Climate Action

Tanzania has 43 million people who are likely to fall into extreme poverty by 2030 due to the effects of climate change, the World Bank said in its latest report.

The bank says in the report entitled: “Shock waves: managing the impacts of climate change on poverty,” climate change is already preventing people from escaping poverty, and without rapid, inclusive and climate-smart development, together with emissions-reductions efforts that protect the poor, there could be more than 100 million additional people in poverty by 2030.

“This report sends a clear message that ending poverty is impossible unless we take strong action to reduce the threat of climate change on poor people and reduce harmful emissions,” World Bank Group President Jim Yong Kim was quoted in a statement issued in Dar es Salaam.

Climate change, he said, hits the poorest the hardest, “And our challenge now is to protect tens of millions of people from falling into extreme poverty because of changing climate.”

The report finds poor people at high risk of climate-related shocks, including crop failures from reduced rainfall, spikes in food prices after extreme weather events and increased incidence of diseases after heat waves and floods. Sub-Saharan Africa is by far the most vulnerable to climate change, notes the report, naming Tanzania, Ethiopia, Nigeria, Angola and Uganda as the countries at great risk.

Tanzania water supply

The poorest people, according to the report, are more exposed to climate-related shocks like floods, droughts and heat waves than the average population. The report, released a month ahead of negotiators’ gathering in Paris for international climate talks, shows how ending poverty and fighting climate change can be more effectively achieved if addressed together.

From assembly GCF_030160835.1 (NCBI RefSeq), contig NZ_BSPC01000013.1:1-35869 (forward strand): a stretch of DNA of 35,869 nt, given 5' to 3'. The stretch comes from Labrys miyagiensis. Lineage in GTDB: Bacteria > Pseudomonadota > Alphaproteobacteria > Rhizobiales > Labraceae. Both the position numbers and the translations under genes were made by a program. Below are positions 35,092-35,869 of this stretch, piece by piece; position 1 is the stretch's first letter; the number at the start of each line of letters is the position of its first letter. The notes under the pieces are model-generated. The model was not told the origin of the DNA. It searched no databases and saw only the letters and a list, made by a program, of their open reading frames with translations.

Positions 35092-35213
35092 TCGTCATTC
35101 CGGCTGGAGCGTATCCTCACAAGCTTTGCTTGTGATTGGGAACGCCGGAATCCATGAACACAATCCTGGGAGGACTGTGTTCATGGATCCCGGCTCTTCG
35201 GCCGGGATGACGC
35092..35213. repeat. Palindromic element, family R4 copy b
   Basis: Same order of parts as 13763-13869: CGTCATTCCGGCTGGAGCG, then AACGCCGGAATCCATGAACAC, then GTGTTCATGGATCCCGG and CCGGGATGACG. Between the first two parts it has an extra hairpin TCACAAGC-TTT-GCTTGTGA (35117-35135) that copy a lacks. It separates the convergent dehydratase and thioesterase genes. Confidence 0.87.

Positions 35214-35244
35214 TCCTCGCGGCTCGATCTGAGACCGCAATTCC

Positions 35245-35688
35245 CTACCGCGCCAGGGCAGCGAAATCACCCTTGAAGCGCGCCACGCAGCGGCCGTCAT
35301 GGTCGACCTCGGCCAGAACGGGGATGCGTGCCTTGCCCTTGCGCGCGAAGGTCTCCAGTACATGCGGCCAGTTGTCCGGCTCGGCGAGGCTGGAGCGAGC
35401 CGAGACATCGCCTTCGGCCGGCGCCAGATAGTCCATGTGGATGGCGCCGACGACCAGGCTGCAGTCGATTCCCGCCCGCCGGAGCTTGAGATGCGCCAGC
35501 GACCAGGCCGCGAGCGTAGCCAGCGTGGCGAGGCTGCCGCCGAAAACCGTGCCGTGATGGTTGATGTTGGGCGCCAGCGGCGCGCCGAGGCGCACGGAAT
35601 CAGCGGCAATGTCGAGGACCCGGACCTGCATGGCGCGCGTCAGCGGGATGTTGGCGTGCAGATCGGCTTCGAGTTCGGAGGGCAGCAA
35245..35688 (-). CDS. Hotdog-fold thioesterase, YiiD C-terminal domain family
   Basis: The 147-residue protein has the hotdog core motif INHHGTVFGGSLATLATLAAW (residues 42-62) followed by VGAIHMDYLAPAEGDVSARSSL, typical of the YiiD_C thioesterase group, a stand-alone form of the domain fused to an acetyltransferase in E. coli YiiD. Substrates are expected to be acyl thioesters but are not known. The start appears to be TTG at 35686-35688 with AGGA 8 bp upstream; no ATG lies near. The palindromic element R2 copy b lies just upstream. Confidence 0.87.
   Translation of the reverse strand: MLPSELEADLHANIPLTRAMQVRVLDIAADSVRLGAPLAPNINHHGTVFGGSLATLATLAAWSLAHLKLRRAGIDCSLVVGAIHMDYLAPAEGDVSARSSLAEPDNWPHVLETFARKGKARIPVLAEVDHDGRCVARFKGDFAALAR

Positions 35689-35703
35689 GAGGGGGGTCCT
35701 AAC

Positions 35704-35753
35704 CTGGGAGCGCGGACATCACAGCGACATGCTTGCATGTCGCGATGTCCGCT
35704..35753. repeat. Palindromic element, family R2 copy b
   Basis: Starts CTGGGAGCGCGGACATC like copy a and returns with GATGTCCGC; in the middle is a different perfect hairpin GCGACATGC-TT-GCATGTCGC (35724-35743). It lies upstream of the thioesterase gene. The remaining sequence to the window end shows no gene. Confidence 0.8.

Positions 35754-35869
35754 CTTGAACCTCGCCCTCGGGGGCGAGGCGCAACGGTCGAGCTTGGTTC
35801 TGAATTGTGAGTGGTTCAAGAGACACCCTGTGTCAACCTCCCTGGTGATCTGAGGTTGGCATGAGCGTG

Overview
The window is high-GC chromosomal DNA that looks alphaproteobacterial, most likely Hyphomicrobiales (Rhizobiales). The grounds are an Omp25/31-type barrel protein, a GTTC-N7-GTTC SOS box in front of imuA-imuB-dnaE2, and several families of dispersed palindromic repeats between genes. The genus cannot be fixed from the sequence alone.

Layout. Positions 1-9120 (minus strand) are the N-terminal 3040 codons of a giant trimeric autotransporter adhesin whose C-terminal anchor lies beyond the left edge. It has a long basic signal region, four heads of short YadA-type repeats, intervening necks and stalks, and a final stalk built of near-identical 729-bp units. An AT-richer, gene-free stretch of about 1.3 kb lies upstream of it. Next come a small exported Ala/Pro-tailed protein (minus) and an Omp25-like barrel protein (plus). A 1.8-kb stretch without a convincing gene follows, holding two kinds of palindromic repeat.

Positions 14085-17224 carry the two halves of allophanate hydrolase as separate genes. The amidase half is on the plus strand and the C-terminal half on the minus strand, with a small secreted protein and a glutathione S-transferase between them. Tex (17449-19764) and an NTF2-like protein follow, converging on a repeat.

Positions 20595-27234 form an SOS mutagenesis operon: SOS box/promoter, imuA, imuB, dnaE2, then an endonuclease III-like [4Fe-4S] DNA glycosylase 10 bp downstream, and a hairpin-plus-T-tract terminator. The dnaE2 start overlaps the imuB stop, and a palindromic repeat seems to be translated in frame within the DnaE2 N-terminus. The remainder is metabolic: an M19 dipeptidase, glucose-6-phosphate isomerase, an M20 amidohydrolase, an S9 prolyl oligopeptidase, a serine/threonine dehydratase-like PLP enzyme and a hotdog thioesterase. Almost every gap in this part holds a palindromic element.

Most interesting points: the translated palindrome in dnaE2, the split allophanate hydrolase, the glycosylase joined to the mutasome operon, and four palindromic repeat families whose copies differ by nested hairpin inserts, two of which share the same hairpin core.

Agriculture will be the main driver of any increase in poverty in Tanzania, the report finds, noting that climate change could result in global crop yield losses as large as five percent by 2030 and 30 percent by 2080.

Health effects-higher incidence of malaria, diarrhoea and stunting-and the labour productivity effects of high temperatures are the next-strongest drivers. The impact of climate change on food prices in Africa could be as high as 12 per cent in 2030 and 70 per cent by 2080 – a crippling blow to those nations where food consumption of the poorest households amounts to over 60 per cent of total spending, the report adds.

The disturbing report comes at a time when the Tanzanian government is in the final process to prepare the climate smart agriculture guidelines programme, as a way to help farmers in the country to deal with climate changes.

According to Head of Environment Management Unit in the Ministry of Agriculture, Food and Cooperatives Shakwaanande Natai, the programme will boost the fight against climate change through public awareness and provision of guidelines to farmers and the nation as a whole.

Tanzania Climate Change News via

Mellowswan Foundation Africa Tanzania

The Mellowswan Foundation is devoted to community service and the responsible stewardship of Tanzania’s natural resources. Formed in 2011, the Foundation partners with organizations and governments across Tanzania and around the world to accomplish its mission and serve its stakeholders.